Eastern’s common law cause of action.

Accordingly, we overrule Eastern’s third issue.

No Evidence

In its first issue, Eastern contends that there is no evidence to support the turnover order.

Section 31.002 does not require notice or a hearing. Tanner, 274 S.W.3d at 321; Honaker, 192 S.W.3d at
628. However, section 31.002 authorizes a turnover order only upon proof of the necessary facts. Tanner,
274 S.W.3d at 322; Honaker, 192 S.W.3d at 628. The judgment creditor must prove that (1) the judgment
debtor owns the property, (2) the judgment creditor cannot readily attach or levy on the property by
ordinary legal process, and (3) that the property is not exempt from attachment, execution, or seizure for
the satisfaction of liabilities. See Tex. Civ. Prac. & Rem. Code Ann. § 31.002(a)(1),(2); Tanner, 274 S.W.3d
at 322; Criswell, 843 S.W.2d at 306. Section 31.002(a) does not “specify, or restrict, the manner in which
evidence may be received in order for a trial court to determine whether the conditions of section 31.002(a)
exist, nor does it require that such evidence be in any particular form, that it be at any particular level of
specificity, or that it reach any particular quantum before the court may grant aid under section 31.002.”
Tanner, 274 S.W.3d at 322. Under an abuse of discretion standard, a legal sufficiency challenge does not
constitute an independent ground of error. Jones v. Am. Airlines, Inc., 131 S.W.3d 261, 266 (Tex. App.—
Fort Worth 2004, no pet.). Rather, whether the evidence supports the turnover order is a relevant
consideration in determining whether the trial court abused its discretion by granting the order. Buller, 806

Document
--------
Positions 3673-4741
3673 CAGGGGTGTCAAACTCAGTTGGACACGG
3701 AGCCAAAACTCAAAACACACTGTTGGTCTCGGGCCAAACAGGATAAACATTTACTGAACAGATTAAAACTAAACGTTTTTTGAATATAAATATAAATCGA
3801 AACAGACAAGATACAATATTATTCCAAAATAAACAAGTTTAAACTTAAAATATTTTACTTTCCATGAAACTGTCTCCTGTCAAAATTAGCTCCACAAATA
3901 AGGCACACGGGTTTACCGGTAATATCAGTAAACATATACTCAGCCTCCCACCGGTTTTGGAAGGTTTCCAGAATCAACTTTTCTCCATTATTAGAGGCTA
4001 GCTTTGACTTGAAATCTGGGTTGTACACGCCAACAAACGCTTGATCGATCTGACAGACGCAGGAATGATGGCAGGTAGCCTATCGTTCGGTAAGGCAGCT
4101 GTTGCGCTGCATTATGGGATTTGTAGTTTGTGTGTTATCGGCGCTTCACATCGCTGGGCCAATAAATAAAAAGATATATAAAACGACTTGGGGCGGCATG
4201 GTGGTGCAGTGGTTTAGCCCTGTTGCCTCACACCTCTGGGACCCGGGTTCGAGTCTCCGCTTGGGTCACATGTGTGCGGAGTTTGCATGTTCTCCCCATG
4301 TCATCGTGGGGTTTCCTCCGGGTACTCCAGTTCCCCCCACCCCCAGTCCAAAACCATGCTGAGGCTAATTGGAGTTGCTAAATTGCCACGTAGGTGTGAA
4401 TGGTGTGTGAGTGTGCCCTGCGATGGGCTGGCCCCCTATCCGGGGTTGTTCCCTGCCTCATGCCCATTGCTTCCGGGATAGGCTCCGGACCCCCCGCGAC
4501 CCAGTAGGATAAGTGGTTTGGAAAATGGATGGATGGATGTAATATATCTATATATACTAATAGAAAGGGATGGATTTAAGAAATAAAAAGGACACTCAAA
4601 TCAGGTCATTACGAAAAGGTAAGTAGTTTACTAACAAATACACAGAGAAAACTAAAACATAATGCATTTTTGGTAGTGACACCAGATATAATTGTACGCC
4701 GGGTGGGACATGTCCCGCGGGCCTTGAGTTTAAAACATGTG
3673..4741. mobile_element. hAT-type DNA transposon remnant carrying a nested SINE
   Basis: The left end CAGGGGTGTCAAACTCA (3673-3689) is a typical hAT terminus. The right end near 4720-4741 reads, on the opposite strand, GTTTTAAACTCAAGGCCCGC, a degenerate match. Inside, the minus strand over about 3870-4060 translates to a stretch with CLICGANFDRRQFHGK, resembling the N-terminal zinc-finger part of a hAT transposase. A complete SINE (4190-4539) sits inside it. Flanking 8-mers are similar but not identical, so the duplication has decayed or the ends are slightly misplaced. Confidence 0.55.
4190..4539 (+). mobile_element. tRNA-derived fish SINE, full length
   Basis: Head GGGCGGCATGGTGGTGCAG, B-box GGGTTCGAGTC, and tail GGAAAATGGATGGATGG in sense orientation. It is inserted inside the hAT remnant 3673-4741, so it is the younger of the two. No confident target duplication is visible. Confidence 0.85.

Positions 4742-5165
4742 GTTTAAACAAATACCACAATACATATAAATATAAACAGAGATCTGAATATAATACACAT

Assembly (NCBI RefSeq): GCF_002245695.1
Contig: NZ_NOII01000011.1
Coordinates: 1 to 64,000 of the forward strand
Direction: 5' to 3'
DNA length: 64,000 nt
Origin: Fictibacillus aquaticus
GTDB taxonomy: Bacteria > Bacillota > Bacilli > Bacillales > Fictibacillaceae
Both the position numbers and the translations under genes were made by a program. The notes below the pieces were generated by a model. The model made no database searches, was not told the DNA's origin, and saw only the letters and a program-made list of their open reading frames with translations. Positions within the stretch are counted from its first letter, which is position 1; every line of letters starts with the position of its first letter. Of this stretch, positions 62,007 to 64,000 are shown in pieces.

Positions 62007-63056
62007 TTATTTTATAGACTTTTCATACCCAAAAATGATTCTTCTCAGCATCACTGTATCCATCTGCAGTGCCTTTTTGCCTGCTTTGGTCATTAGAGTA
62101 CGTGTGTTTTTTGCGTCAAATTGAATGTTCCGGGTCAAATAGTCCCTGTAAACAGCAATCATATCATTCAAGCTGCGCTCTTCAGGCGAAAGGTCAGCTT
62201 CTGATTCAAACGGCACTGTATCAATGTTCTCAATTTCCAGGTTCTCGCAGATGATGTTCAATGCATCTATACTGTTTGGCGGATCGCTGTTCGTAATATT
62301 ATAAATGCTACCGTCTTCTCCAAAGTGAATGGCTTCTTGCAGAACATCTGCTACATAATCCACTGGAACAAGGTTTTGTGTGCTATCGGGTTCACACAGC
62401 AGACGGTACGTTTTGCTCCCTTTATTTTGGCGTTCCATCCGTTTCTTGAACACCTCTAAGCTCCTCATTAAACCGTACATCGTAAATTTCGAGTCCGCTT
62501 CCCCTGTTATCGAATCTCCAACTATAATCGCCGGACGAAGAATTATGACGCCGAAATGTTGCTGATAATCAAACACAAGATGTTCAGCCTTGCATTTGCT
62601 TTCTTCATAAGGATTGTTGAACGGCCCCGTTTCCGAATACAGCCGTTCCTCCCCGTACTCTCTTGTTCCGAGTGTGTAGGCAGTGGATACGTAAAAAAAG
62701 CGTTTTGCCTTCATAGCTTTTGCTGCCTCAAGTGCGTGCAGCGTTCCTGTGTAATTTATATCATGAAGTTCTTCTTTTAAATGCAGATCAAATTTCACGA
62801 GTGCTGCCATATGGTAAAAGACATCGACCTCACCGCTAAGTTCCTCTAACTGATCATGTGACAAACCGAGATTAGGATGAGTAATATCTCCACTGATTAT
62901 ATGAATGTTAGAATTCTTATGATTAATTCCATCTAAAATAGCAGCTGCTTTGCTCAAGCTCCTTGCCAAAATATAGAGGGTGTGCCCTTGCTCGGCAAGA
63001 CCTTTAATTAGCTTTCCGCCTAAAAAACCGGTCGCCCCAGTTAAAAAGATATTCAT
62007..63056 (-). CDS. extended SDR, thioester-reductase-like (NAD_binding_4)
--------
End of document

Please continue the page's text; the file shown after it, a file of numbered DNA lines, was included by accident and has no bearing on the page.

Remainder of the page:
S.W.2d at 226.

Here, Abco’s application for turnover states, in relevant part:

1.       Plaintiff Abco is a judgment creditor of [Eastern]. [Abco] has a valid subsisting judgment against
[Eastern] in the above styled and numbered cause totaling $541,421.36 [and delineating specific liability of
certain defendants], plus prejudgment interest, attorney’s fees, post judgment interest and costs. To date,
the unpaid amount of the judgment due from [Eastern] exceeds $844,000.00.

2.       Since the date of judgment, there have been no payments received thereupon. Writ of execution has
been returned nulla bona.

3.       Judgment Debtor [Eastern] owns certain nonexempt rights and choses in action, which cannot be
readily attached or levied on by ordinary legal process, specifically:

[a]ll choses in action, claims, defenses, rights and causes of action asserted and which could be asserted
by Eastern Bloc Entertainment, Ltd., in Cause No. 2002-58319, styled Eastern Bloc Entertainment, Ltd. v.
John W. Able and Main Street, Ltd., pending in the 234th District Court, Harris County, Texas.

4.       Pursuant to Civ. Prac. & Rem. Code Chapter 21.002(a)(1) and (2) and (b)(1) and (2), all remedies
available at law or in equity to [Abco] are inadequate and this Court has authority to order [Eastern] to turn
over the non-exempt property above.

The writ of execution and constable’s return support Abco’s application. The writ states, in relevant part,
that, on March 17, 2003, Abco recovered a judgment against Eastern in the 152nd District Court and that,
on appeal, the judgment was affirmed, as modified to reflect that

Eastern Bloc Entertainment, Ltd., Altar Boys Management Company, L.L.C., Robert W. Thomas, and John